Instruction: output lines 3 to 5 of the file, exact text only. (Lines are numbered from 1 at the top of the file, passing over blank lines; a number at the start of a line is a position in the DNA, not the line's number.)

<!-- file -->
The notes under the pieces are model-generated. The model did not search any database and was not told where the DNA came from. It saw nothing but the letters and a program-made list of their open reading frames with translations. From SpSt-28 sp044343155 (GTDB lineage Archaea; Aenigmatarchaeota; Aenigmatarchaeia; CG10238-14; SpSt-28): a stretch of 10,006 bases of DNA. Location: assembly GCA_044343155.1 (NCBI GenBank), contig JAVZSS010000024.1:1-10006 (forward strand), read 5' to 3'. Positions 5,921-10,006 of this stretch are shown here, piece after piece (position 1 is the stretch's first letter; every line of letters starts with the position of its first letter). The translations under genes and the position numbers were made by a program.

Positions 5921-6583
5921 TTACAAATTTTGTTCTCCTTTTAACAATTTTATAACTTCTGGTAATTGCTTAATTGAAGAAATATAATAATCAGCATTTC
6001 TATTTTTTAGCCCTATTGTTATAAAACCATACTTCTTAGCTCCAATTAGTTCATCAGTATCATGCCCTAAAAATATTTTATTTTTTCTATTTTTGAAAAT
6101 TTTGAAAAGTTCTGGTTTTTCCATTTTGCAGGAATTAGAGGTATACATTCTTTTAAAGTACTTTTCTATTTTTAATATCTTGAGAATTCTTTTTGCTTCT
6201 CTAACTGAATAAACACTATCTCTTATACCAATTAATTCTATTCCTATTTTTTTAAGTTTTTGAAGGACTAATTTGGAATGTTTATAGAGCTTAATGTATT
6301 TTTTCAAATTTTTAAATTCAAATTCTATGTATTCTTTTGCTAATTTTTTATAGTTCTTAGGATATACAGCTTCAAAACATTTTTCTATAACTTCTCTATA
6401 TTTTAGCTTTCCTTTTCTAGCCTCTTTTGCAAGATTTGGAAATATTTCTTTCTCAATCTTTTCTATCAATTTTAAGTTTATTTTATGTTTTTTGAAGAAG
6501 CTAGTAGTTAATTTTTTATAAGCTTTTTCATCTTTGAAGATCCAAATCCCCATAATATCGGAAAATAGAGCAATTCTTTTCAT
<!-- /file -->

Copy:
5921 TTACAAATTTTGTTCTCCTTTTAACAATTTTATAACTTCTGGTAATTGCTTAATTGAAGAAATATAATAATCAGCATTTC
6001 TATTTTTTAGCCCTATTGTTATAAAACCATACTTCTTAGCTCCAATTAGTTCATCAGTATCATGCCCTAAAAATATTTTATTTTTTCTATTTTTGAAAAT
6101 TTTGAAAAGTTCTGGTTTTTCCATTTTGCAGGAATTAGAGGTATACATTCTTTTAAAGTACTTTTCTATTTTTAATATCTTGAGAATTCTTTTTGCTTCT